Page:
Review by UltimaZER0

Reviewed: 07/19/01 | Updated: 07/19/01

Quake? Doom? The infamous James Bond can do better!


With the vicious, mindless slaughter that 1st-person shooters such as Doom and Quake has brought the Nintendo 64, it's actually very refreshing to finally get a game that can deliver the same fun as them but with less of the slaughter and more uh, finesse.

Just as the title ''GoldenEye'' implies, the game features Agent 007's 90's revival movie so for anyone who has seen the movie, you know what's going on. There is a secret satellite weapon called the GoldenEye orbiting the Earth. When activated, it fires a highly-concentrated electromagnetic pulse that can severely disrupt any equipment within the radius of the blast, sometimes causing them to explode. Yeah I know. I sound like Q.

Okay. So a few years earlier, James Bond (007) and his companion Alec Travelyan (006) went on a mission to destroy a Russian chemical plant runned by General Ourumov. Unfortunately, after James had planted the explosives set for six minutes, Ourumov ambushed them and he panicked, halving the time to three minutes. In an attempt to get around the ambush, Alec is shot and left for dead while James escapes. The chemical plant blows up and everyone inside is wiped out...almost everyone.

Back in the present, Ourumov and a new operative named Xenia are assigned to capture and test out the GoldenEye down in Severnaya. They kidnap a programmer named Boris while a shakened Natalya escapes their assault.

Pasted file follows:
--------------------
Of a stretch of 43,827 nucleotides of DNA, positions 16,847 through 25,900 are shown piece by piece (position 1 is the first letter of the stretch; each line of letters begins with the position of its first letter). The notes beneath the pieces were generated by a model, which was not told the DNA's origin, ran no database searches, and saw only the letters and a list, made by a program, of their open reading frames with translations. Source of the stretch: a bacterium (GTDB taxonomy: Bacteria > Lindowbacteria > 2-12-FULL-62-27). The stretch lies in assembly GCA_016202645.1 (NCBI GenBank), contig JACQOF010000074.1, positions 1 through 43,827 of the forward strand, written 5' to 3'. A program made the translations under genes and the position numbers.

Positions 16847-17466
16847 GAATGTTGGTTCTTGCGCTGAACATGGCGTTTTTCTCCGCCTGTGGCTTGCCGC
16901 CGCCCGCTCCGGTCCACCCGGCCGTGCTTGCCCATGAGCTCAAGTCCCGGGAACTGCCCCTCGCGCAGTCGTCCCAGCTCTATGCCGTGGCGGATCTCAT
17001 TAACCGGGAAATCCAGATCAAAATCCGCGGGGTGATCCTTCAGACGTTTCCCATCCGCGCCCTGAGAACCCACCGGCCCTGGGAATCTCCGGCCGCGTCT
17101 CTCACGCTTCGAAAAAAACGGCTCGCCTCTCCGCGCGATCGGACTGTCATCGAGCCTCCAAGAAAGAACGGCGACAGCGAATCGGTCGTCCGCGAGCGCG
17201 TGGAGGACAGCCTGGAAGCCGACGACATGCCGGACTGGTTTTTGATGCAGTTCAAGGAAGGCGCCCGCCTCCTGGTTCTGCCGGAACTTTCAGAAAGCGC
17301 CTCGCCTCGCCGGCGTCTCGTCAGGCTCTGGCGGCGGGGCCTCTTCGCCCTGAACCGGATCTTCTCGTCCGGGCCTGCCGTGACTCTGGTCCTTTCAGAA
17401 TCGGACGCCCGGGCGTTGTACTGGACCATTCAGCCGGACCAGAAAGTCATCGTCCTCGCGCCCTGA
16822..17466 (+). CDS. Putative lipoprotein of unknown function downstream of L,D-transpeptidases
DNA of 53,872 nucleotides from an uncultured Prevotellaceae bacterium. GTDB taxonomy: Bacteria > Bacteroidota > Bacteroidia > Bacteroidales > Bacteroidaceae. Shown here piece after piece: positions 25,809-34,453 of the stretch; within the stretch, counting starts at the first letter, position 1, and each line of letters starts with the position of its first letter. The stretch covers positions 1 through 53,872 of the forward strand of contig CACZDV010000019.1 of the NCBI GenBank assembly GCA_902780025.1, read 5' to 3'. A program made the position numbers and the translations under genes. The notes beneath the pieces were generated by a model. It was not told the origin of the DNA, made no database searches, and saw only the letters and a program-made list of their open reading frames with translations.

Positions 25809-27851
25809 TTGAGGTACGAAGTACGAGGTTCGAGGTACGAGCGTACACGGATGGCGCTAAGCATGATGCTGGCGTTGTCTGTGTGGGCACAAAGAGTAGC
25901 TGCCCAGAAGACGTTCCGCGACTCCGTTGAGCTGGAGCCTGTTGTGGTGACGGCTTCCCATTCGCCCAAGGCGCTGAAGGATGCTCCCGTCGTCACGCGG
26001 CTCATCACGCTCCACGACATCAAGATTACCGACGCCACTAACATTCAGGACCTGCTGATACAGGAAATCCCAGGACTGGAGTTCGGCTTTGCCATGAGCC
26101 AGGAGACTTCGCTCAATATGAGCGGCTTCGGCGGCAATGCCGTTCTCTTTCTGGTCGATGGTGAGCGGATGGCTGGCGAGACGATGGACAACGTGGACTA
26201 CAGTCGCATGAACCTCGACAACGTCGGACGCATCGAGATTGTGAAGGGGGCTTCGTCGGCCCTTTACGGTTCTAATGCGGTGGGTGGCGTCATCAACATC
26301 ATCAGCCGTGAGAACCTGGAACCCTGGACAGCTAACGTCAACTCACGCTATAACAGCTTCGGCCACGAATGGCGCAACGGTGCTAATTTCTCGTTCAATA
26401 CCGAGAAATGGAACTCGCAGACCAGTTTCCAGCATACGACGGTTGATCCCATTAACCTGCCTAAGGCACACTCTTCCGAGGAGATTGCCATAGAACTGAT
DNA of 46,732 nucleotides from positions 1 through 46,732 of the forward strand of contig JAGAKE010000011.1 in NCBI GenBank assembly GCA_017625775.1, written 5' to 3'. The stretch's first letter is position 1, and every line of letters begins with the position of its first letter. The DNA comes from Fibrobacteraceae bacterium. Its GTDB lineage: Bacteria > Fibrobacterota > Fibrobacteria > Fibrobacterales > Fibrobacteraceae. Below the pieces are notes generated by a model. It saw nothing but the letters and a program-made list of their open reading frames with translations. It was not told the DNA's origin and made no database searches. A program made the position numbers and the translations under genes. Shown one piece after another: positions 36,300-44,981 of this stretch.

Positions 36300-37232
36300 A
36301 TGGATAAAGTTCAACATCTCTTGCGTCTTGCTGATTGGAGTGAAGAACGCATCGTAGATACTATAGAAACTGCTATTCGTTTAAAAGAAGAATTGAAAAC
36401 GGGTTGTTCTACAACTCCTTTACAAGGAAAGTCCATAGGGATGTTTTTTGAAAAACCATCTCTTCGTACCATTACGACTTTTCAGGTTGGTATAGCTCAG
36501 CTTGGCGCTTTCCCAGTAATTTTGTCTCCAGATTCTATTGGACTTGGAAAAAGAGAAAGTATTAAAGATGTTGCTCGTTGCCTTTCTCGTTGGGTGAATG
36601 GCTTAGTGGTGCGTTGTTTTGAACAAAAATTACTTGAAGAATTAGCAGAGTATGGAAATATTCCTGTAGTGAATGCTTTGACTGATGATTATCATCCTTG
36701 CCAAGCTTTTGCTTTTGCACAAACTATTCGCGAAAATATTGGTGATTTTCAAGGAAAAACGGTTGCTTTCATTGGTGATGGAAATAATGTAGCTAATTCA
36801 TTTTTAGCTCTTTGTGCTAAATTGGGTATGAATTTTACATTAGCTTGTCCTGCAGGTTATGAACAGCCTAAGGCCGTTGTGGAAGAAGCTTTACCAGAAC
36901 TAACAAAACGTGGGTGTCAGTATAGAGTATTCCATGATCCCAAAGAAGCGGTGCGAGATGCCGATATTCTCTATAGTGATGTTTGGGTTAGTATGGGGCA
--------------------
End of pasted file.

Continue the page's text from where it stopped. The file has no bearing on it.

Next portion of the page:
Meanwhile, James is briefed on another mission, this time looking at a syndicate named Janus, named after the two-faced Roman god of revolution (hence January). He discovers that he is Alec, who was thought to have been killed. Well, now he's back and he's really pissed at him, probably from setting the timer for three minutes. Well now he plans to have him killed. In the meantime, he has plans to hack and transfer money from Swiss bank accounts into his own, using the GoldenEye to erase all trails of his techno bank heist. Of course, James must now confront his old friend one last time and put an end to his misery.

The game plays using a 1st-person perspective with the ability to look above and below you. Quake and Doom's missions are set up so that you can frolic around in the level, blasting away monsters with a small collection of weapons while picking up keys and power-ups. GoldenEye uses a similar system but plays in a more realistic fashion with lots of detail and actual mission objectives. Objects such as cameras and TV sets can be destroyed and you need to actually complete certain objectives before you can leave a level. However, for those who are expecting to blow up everything in sight, you'll need a muzzle for your trigger-happy finger because it won't necessarily help you. For example, in one mission, Natalya will go to a computer and attempt to disrupt the GoldenEye. Blow either the computer or Natalya and you're through.